Volume 2[edit]

Timely's second series titled Mystic Comics was a shorter-lived superhero anthology that ran four issues (Oct. 1944 - March 1945). This later revival was edited by Vincent Fago as Lee had left for military duty in early 1942. Paul Gustavson's costumed detective the Angel was cover-featured for the first three, with one or two stories in each, and the Young Allies on issue #4. Timely star the Human Torch appeared in the first two issues, and time traveler Tommy Tyme in the first three. The Destroyer was the only character with a story every issue.[9]

Other[edit]

A one-shot publication, Mystic Comics 70th Anniversary Special #1 (Oct. 2009), featured a new 22-page story of the Golden Age Vision by writer-artist David Lapham, and reprints of Sub-Mariner, Human Torch and Vision stories from Marvel Mystery Comics #12 and 14.[10]

Mystic (Atlas Comics)[edit]

Mystic
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Publication information
Publisher Atlas Comics
Schedule monthly
Format Series
Genre horror-suspense
Publication date March 1951 - Aug. 1957
Number of issues 61
Creative team
Writer(s) various
Artist(s) various
Editor(s) Stan Lee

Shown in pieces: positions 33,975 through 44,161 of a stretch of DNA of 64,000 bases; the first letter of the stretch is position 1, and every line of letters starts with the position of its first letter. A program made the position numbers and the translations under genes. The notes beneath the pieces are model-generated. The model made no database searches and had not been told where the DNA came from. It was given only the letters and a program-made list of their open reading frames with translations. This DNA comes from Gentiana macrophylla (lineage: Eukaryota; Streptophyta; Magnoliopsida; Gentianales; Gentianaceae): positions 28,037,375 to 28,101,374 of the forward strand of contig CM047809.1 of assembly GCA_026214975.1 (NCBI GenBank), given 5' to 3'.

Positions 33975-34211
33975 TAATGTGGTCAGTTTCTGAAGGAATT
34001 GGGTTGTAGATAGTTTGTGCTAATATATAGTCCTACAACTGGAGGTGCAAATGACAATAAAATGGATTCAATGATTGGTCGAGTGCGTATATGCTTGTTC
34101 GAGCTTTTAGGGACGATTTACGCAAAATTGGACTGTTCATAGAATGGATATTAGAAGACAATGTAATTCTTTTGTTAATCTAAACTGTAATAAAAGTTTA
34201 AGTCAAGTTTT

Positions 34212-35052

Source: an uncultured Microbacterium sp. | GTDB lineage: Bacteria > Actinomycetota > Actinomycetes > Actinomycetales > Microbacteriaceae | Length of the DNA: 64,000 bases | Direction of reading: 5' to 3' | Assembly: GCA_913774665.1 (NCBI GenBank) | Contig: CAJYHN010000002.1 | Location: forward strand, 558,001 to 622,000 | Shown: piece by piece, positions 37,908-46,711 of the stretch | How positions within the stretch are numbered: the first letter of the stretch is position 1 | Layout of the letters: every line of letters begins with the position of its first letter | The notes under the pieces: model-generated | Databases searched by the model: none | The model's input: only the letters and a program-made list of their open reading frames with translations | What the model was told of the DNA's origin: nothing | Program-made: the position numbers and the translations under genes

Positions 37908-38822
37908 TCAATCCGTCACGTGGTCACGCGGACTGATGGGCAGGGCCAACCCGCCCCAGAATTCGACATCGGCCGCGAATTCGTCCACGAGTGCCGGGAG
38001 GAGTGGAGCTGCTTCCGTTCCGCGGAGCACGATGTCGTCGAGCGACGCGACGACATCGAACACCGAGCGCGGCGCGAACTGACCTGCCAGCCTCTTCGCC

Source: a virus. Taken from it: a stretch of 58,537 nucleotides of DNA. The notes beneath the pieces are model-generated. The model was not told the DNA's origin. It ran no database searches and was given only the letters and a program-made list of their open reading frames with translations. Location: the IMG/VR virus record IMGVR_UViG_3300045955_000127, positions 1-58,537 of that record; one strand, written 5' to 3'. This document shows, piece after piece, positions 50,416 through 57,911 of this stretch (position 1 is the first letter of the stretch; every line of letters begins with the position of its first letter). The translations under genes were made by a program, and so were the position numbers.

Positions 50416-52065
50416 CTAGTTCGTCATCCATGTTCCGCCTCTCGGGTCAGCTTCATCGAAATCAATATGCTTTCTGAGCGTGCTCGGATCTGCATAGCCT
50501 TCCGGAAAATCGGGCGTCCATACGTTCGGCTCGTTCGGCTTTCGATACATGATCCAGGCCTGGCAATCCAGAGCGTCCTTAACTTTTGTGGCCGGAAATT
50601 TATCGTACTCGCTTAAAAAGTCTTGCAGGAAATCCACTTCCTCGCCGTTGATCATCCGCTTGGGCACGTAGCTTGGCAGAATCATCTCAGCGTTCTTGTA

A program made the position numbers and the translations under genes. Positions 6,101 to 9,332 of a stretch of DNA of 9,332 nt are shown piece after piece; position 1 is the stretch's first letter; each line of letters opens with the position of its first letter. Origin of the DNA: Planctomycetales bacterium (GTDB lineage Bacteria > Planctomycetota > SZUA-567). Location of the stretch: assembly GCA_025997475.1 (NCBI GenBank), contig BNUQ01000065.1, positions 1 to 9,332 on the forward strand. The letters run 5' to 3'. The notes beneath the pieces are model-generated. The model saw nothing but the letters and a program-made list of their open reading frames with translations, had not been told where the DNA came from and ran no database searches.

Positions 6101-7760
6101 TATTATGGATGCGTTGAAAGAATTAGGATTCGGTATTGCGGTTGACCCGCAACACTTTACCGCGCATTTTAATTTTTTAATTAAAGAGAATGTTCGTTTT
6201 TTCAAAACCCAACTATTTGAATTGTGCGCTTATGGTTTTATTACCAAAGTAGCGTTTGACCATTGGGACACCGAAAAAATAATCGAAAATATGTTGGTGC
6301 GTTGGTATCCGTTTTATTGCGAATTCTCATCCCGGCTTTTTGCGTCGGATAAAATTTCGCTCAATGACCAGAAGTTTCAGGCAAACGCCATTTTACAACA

Titled simply Mystic and published by Marvel's 1950s iteration, Atlas Comics, this was a 61-issue horror-suspense anthology (March 1951-Aug. 1957).

Mystic debuted shortly before Atlas' Strange Tales (Marvel, 1951 series), increasing the company's science fiction/fantasy/horror line from four to six books. Begun prior to the creation of the comic-book industry's self-censorship board, the Comics Code Authority, Mystic softened its horror and began sporting the Comics Code seal with issue #37 (May 1955). Its contributors included artists Bill Everett and John Severin.[11]

Mystic ran until the collapse of American News Company, Atlas's distributor, which forced Atlas to undergo drastic restructuring and the cancellation of most of its titles.[12]

Collected editions[edit]

  • Marvel Masterworks: Golden Age Mystic Comics Volume 1 (Mystic Comics #1-4)

References[edit]

  1. ^ Murray, Will (2011). Cory Sedlmeier, ed. Marvel Masterworks: Golden Age Mystic Comics, Vol. 1 (Introduction). New York: Marvel Worldwide, Inc. pp. vi–xi. 
  2. ^ a b Mystic Comics, Marvel, 1940 Series at the Grand Comics Database
  3. ^ Blazing Skull at International Heroes
  4. ^ Blazing Skull (Mark Todd) at Marvel Universe, Marvel.com
  5. ^ The Heroes of Timely Comics: The Destroyer
  6. ^ The Golden Age of Marvel Comics (Marvel, 1997; ISBN 0-7851-0564-6) Introduction, p. 3
  7. ^ "The Origin of the Blue Blaze", "Mystic Comics" #1 at the Grand Comics Database
  8. ^ "The Origin of the Black Marvel", "Mystic Comics" #5 at the Grand Comics Database
  9. ^ Mystic Comics Marvel, 1944 Series at the Grand Comics Database
  10. ^ Mystic Comics 70th Anniversary Special at the Grand Comics Database
  11. ^ Mystic, Marvel, 1951 Series at the Grand Comics Database
  12. ^ "Stan the Man & Roy the Boy: A Conversation Between Stan Lee and Roy Thomas," Comic Book Artist (2). Summer 1998. Archived from the original on November 14, 2009.

External links[edit]